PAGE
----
Sidney Edward Thomas CUSDIN
The Public Orator Dr. Leo D'Almada e Castro, C.B.E., Q.C., B.A., LL.D., J.P., wrote and delivered the following citation:
Judging from his precocity in matters architectural, Sidney Edward Thomas Cusdin was, in all probability, born with a T-square in one hand and a set square in the other, for at the very early age of ten he was awarded a prize in a competition for the best design for ‘A Villa in the Victorian Gothic Style’. It is not surprising therefore that at this early age he chose architecture as his profession, especially as his father was Master of the City of London Guild of Carpenters and Joiners, as was also his father before him.
Our graduand’s choice of profession was realized when in 1929 he became an Associate of the Royal Institute of British Architects, of which he is now a Fellow. The next year he joined the well-known firm of London architects, Messrs. Stanley Hall, Easton, and Robertson, and thus was opened wide to him the door to success. While he and his associates have gained fame in many branches of architecture – they were for instance the architects for the largest building in the complex on the south bank of the Thames, the Shell Centre – Mr. Cusdin has specialized in designs for buildings for academic institutions, and has won for himself well-merited fame as an international authority on buildings for schools, colleges, and universities. The Medical College of St. Bartholomew’s Hospital in London; buildings for the Department of Engineering and University Chemistry Laboratories at Cambridge; buildings for the Middlesex Hospital Medical School of the London University; and the Institute of Clinical Sciences building at the Queen’s University, Belfast, are some of the many academic buildings of distinction for which he is responsible. Although we may say that he has specialized in this type of work, it is by no means the only field in which he has earned his distinction: the British pavilions at the Brussels International Exhibition and at the Johannesburg Exhibition, and the Hospital for Sick Children in Great Ormond Street, London, were designed by him; and many of us already have first-hand knowledge of his work from the part he played in the building of our own Queen Elizabeth Hospital in Kowloon and the planning of the new University in Singapore.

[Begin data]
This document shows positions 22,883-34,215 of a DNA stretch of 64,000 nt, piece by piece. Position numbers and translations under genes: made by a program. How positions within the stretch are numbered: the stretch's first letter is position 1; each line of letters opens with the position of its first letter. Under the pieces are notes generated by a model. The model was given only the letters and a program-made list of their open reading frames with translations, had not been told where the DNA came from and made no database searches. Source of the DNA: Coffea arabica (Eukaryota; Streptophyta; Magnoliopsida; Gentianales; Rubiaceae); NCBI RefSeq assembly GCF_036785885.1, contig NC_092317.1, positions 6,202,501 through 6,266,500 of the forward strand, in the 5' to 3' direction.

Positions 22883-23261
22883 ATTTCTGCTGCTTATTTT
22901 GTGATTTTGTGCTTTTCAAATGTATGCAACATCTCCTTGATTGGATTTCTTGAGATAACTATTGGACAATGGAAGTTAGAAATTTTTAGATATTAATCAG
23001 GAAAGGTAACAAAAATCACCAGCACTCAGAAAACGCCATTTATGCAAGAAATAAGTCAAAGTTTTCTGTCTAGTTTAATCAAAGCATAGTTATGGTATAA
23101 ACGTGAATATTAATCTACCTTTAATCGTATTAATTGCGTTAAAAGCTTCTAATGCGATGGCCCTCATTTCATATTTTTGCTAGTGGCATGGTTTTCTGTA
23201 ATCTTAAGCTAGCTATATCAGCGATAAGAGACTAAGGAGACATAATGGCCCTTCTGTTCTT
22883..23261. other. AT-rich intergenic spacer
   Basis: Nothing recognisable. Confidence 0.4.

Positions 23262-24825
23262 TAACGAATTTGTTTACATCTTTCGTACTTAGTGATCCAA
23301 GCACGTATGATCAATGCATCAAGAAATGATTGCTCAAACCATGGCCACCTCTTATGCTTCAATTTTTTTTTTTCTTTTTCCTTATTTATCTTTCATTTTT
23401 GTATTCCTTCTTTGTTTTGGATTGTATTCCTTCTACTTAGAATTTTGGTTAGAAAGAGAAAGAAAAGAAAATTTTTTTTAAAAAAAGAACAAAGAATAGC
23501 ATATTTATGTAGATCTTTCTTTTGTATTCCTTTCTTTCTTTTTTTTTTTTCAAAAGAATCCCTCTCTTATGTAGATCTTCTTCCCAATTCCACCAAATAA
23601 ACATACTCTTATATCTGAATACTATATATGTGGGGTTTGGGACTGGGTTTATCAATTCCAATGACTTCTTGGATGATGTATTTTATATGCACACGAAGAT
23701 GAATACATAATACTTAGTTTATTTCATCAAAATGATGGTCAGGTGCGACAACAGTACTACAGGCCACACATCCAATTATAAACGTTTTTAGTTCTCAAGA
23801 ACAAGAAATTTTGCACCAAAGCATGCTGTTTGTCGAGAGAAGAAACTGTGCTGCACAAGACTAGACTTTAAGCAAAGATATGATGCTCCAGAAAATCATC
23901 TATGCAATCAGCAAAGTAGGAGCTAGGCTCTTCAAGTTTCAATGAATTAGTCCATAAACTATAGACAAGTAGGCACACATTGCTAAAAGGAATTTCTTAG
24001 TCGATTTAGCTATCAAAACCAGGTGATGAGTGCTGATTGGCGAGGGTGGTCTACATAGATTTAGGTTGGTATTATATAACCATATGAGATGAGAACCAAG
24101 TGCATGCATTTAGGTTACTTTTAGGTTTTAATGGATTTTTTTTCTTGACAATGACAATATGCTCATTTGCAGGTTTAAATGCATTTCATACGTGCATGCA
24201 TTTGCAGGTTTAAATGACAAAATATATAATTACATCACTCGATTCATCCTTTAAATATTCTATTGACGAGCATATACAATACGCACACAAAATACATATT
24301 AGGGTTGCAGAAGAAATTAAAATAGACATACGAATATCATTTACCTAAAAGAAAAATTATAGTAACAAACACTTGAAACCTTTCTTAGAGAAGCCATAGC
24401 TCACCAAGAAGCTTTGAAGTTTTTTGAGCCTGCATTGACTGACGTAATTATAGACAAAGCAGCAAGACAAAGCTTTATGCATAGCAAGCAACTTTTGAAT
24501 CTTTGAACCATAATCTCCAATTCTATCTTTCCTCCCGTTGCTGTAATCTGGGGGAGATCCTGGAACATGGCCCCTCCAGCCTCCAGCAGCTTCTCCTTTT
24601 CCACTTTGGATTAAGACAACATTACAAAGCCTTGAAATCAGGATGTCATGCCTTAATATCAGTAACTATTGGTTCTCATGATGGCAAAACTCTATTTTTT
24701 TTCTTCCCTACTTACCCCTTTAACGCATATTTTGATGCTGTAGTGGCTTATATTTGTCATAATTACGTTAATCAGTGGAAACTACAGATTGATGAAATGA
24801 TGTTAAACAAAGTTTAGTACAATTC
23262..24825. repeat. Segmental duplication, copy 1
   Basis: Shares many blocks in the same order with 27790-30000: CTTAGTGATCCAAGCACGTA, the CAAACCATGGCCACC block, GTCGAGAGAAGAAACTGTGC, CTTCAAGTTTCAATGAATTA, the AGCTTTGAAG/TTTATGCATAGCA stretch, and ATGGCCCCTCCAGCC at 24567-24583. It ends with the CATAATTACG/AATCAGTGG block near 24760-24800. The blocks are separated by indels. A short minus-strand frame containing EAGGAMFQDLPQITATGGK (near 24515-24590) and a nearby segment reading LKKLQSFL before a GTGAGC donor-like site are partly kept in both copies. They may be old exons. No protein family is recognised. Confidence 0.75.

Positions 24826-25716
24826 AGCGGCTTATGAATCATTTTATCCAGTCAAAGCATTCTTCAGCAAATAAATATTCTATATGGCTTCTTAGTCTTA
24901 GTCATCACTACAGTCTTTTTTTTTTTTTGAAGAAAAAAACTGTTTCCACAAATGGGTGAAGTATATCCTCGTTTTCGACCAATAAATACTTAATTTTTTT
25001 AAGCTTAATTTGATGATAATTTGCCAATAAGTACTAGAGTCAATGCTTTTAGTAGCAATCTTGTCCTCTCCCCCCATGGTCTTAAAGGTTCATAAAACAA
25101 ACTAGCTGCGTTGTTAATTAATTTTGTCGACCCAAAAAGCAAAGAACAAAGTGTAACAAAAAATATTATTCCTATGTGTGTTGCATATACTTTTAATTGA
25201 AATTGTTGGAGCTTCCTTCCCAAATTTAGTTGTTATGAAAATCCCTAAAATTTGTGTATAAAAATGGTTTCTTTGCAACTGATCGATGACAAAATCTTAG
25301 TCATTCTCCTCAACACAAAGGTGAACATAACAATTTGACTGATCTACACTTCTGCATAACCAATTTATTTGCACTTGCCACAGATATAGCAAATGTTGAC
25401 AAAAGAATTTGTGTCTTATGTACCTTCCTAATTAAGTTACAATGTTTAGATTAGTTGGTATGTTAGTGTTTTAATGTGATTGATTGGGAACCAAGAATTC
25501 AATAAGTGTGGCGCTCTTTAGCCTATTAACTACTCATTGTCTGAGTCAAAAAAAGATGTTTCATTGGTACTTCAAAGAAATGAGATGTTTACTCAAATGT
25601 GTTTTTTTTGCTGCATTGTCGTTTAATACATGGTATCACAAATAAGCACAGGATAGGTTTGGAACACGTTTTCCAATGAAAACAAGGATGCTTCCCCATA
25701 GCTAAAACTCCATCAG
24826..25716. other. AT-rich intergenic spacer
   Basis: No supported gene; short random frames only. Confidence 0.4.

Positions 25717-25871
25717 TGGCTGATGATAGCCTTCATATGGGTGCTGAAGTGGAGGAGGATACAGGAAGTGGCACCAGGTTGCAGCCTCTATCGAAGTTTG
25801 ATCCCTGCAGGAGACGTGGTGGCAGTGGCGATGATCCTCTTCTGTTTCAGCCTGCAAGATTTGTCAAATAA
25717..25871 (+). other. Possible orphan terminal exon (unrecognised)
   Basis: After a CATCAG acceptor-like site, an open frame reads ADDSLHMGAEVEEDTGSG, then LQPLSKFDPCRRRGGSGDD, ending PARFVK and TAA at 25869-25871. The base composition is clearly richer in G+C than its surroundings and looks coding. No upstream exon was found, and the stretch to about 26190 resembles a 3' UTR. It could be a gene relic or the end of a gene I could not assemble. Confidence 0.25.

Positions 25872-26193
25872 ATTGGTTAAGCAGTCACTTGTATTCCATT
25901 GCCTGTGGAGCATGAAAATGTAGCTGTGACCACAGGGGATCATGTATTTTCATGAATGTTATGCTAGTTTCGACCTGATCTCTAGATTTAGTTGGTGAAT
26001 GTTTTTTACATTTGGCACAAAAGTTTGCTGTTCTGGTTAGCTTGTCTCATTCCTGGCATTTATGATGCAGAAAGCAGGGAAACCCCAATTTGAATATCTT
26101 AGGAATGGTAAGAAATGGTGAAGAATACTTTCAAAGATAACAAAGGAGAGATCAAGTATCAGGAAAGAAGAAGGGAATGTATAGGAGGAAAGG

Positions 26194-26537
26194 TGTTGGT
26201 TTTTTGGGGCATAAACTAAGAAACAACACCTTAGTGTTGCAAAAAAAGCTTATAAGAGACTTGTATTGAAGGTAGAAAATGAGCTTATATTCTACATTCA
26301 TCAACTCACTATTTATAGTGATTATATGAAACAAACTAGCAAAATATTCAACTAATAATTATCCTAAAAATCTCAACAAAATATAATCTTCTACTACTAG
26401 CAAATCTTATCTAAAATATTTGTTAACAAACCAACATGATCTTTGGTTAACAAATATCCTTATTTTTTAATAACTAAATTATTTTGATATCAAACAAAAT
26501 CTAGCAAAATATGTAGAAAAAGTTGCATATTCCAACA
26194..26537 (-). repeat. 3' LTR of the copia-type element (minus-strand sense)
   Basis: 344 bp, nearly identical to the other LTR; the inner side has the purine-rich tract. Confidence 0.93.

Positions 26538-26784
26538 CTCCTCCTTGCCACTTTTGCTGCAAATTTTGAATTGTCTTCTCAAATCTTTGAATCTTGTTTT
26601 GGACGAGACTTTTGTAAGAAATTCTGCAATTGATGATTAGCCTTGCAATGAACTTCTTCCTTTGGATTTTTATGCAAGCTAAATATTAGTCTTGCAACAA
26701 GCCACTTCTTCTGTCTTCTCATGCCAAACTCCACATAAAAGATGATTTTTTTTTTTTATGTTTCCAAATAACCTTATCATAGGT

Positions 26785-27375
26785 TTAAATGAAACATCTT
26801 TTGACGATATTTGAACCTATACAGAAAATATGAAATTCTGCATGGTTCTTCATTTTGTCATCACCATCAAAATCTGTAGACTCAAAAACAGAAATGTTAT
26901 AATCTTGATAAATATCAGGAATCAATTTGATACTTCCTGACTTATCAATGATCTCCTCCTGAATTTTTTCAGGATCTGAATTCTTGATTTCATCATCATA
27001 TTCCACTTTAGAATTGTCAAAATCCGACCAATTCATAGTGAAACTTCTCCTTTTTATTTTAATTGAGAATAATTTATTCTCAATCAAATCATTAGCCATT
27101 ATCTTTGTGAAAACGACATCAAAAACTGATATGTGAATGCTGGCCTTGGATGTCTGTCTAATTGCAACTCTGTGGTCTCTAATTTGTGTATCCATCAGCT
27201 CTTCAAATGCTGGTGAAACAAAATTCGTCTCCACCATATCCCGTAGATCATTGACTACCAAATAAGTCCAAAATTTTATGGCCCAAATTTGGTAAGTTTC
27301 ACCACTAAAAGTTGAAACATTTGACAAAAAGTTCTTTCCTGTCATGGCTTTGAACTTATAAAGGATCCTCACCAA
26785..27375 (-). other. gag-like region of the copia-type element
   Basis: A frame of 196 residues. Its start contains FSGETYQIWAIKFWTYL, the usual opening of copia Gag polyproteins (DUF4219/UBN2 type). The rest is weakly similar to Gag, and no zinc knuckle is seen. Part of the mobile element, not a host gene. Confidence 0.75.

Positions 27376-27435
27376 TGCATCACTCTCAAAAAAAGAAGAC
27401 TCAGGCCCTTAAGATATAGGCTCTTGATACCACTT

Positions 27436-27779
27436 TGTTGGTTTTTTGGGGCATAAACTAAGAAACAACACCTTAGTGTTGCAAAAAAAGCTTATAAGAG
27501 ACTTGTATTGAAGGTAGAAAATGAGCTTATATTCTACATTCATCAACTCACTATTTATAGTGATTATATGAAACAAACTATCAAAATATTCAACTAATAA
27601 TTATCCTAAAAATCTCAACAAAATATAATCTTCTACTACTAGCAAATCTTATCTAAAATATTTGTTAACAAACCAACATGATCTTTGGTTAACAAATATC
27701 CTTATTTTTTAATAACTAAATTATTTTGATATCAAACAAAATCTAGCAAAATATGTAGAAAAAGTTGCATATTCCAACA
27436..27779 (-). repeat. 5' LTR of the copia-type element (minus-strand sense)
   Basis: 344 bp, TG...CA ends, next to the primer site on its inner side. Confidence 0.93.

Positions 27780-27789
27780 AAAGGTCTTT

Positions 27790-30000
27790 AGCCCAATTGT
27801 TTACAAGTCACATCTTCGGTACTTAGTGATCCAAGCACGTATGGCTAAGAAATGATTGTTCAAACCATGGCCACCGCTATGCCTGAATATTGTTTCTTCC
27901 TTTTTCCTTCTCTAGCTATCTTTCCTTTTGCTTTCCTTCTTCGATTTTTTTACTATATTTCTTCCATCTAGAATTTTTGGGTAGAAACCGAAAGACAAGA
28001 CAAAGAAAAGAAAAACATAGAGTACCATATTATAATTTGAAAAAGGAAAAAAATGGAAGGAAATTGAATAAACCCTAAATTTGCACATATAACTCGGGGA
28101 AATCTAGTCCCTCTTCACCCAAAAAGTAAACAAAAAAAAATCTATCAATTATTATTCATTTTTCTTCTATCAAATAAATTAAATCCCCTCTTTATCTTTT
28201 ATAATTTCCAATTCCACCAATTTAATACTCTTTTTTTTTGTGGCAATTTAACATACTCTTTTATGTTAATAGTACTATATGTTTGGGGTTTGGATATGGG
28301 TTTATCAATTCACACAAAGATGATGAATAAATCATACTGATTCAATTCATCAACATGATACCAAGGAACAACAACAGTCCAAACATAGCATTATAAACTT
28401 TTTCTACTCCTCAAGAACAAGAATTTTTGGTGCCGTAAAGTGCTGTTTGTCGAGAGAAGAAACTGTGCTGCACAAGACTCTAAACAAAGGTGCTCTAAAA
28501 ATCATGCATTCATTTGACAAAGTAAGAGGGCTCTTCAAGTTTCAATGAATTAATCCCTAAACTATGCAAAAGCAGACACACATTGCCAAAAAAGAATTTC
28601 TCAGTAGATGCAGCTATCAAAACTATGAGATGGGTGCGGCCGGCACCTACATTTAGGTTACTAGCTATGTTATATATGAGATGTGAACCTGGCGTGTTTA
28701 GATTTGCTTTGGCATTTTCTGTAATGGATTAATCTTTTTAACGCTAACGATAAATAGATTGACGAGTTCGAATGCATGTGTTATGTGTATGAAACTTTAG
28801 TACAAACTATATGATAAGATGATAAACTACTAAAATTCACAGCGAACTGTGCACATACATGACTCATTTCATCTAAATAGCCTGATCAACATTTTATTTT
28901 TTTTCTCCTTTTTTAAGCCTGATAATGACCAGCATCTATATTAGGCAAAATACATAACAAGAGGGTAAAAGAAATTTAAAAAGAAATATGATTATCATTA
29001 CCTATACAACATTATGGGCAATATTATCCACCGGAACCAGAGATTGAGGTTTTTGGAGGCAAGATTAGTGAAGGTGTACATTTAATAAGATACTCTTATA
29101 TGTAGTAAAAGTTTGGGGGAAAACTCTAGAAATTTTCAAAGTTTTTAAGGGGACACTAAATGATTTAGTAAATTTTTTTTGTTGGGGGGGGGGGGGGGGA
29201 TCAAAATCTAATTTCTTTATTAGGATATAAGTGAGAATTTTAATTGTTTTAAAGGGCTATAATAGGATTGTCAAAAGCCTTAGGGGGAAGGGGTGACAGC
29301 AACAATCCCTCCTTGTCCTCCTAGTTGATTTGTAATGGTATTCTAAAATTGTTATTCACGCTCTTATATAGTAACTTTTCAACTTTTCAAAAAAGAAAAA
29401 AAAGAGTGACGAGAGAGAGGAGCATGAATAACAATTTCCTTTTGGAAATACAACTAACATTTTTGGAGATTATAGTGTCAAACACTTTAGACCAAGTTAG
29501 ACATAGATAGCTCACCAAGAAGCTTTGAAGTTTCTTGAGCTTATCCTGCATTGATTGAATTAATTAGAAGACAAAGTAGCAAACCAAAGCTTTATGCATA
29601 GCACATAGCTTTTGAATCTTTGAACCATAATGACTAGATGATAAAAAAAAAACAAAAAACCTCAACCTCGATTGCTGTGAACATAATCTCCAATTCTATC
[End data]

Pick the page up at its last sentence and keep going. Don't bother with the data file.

All this distinguished work has won him such honours as the Henry Saxon Snell Prize and the Theakston Bequest, the Presidency of the Architectural Association, and the membership of both the R.I.B.A. Council and their Board of Architectural Education.
His professional life was, of course, interrupted by the last war, when he served throughout in the Royal Air Force, was mentioned twice in Despatches, and was awarded the Order of the British Empire.
He is in the Colony to advise this University how best to use the limited building sites we have available to us, to meet the demands of the community in the field of higher education.
So long and distinguished an association with building, and in especial with buildings for academic and other public purposes merits our recognition, and we take the opportunity of his presence in Hong Kong to recommend to you, Mr. Chancellor, that we add to his other honours that of Doctor of Science of this University.